Montgomery, Livingston, AL (Other Towns) Tornado, Feb 1945




(By The Associated Press)
Tornadoes swirling over Mississippi and Alabama late yesterday took a toll of at least 43 dead, 200 injured, and property damage running into hundreds of thousands of dollars.
Worst hit was a crescent shaped area on the southern and western outskirts of Montgomery, Ala., where more than 50 boxcars of a freight train were ripped and tossed about like match boxes.
Montgomery alone conuted its dead at 26, and its injured at more than 75. Two government warehouses were levelled. In Chisholm, a cotton mill community, 35 homes were demolished and many others damaged in a 20-block area.
Nine were known dead at Livingston, 125 miles west of Montgomery, and one at York, nine miles from Livingston. At Livingston, as at Montgomery, a freight train was tossed about and one of the Livingston dead was a trainman.
The storm first hit Meridian, Miss., leaving a path of destruction as it cut about the city on two sides, before turning eastward into Alabama. The dead in the Meridian area were placed unofficially at seven. More than fifty persons were injured there.
Between 30 and 40 houses were destroyed in the Meridian area and torrential rains hampered search for the injured and the dead.
After a tour of the Montgomery area Gov. CHAUNCEY SPARKS of Alabama ordered three companies of the State Guard into action to prevent looting.
Montgomery hospitals, jammed with the injured, were handicapped by a lack of lighting. The entire capital city was without electricity for several hours. Telephone service was disrupted.
A baby was born at one hospital only a few minutes before the lights came back on.
One of the Montgomery dead was MRS. EDGAR BROWN, a resident of the Chisholm community, whose husband had just arrived home on a furlough from the Army.
Maxwell Field at Montgomery escaped damage but was plunged into darkness for several hours.
The State Guard distributed cots at vacant buildings to provide temporary shelter.
Fifteen of the Montgomery dead were Negroes. State patrolmen removed the bodies of six Negroes from one house. Six of the nine dead at Livingston were also Negroes.
The Montgomery storm, which came on the heels of a day long downpour of rain, struck first in the area of the Army's huge holding and reconsignment point and levelled two of the six warehouses there.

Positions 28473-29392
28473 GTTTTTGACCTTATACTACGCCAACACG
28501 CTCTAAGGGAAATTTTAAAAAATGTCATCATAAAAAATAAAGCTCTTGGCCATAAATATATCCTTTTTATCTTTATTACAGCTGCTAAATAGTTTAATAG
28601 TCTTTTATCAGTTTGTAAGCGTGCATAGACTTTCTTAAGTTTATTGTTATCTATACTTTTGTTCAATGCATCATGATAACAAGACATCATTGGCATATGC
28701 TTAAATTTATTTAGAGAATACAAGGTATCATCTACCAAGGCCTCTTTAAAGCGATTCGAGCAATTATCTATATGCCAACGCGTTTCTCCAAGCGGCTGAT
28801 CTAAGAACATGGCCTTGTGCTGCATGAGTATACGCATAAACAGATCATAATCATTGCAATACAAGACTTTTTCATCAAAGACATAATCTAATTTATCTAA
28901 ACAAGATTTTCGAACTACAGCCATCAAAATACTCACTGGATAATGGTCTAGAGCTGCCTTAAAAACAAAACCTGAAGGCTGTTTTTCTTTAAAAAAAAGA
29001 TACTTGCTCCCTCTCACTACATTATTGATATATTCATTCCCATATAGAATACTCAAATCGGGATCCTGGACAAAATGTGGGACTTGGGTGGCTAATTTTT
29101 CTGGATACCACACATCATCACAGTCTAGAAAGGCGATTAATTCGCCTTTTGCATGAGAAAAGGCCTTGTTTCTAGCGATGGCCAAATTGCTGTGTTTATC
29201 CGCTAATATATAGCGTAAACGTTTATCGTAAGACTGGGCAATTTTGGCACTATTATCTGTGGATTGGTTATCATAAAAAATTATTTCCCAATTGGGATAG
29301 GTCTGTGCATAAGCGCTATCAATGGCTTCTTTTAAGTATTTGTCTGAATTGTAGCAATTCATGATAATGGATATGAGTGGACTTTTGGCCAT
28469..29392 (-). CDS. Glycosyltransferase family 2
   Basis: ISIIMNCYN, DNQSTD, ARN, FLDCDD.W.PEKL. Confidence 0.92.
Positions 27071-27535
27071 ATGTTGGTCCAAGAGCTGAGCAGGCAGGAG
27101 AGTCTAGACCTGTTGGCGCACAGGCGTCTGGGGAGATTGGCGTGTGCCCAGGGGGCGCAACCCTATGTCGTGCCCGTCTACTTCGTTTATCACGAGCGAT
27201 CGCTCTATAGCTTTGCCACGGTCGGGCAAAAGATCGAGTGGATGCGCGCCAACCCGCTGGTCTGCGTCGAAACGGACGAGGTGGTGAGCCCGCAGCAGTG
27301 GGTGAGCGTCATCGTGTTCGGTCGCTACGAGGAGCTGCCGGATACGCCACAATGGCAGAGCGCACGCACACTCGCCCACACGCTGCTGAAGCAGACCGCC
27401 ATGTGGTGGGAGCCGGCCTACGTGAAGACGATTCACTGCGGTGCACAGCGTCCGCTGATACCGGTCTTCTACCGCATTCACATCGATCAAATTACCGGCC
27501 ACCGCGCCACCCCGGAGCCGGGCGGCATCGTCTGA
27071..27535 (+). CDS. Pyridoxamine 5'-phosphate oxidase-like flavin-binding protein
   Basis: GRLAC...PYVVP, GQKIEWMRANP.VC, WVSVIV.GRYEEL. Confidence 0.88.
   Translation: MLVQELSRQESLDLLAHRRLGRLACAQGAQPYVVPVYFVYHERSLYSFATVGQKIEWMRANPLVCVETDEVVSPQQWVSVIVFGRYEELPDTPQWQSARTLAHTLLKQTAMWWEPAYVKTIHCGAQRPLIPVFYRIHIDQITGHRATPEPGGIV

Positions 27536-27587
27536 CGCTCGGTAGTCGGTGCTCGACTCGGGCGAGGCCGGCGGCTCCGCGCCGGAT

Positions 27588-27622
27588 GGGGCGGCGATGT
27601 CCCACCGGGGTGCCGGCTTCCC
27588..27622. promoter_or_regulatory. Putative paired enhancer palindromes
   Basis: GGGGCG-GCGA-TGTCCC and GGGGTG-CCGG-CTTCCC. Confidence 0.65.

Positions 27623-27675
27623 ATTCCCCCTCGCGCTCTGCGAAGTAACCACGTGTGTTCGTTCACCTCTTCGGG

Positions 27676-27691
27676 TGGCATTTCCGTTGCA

It sliced a path of destruction through the western edge of the city and hit with new fury at Chisholm, near Kilby Prison.
As news of the tornado spread to the city, curious and anxious residents flocked to the scene by the thousands and traffic congestion blocked the roads at some places.
Law enforcement officers and military police from Maxwell and Gunter Fields, however, soon cleared the streets.
Gas escaping from broken mains threatened further devastation but no serious fires were reported.
Cadets from the two air bases were pressed into service to help clear away the debris and the Red Cross, Salvation Army and civilian defense agencies helped care for the injured and homeless.
Most of the Mississippi injured were residents along the seven mile stretch of highway from Meridian to Causeyville. W. Y. BRAME, Lauderdale County sheriff, said "thirty or forty houses" were destroyed or badly damaged.
The winds cut a swath a quarter of a mile wide through Causeyville and Stinson before moving north and east to strike Vimville and Long Creek.
Hospitals were crowded and many of the injured were believed in "serious condition." Reports of storm damages trickled in from small communities southeast of Meridian, indicating some persons might have been injured at Rose Hill and Bay Springs.
The Red Cross, county and city officials and members of the Mississippi State Guard and state police joined in the rescue work last night.

The Dothan Eagle Alabama 1945-02-13


My mother lived through this.

My mother lived through this. THANK YOU JESUS FOR PROTECTING HER FAMILY.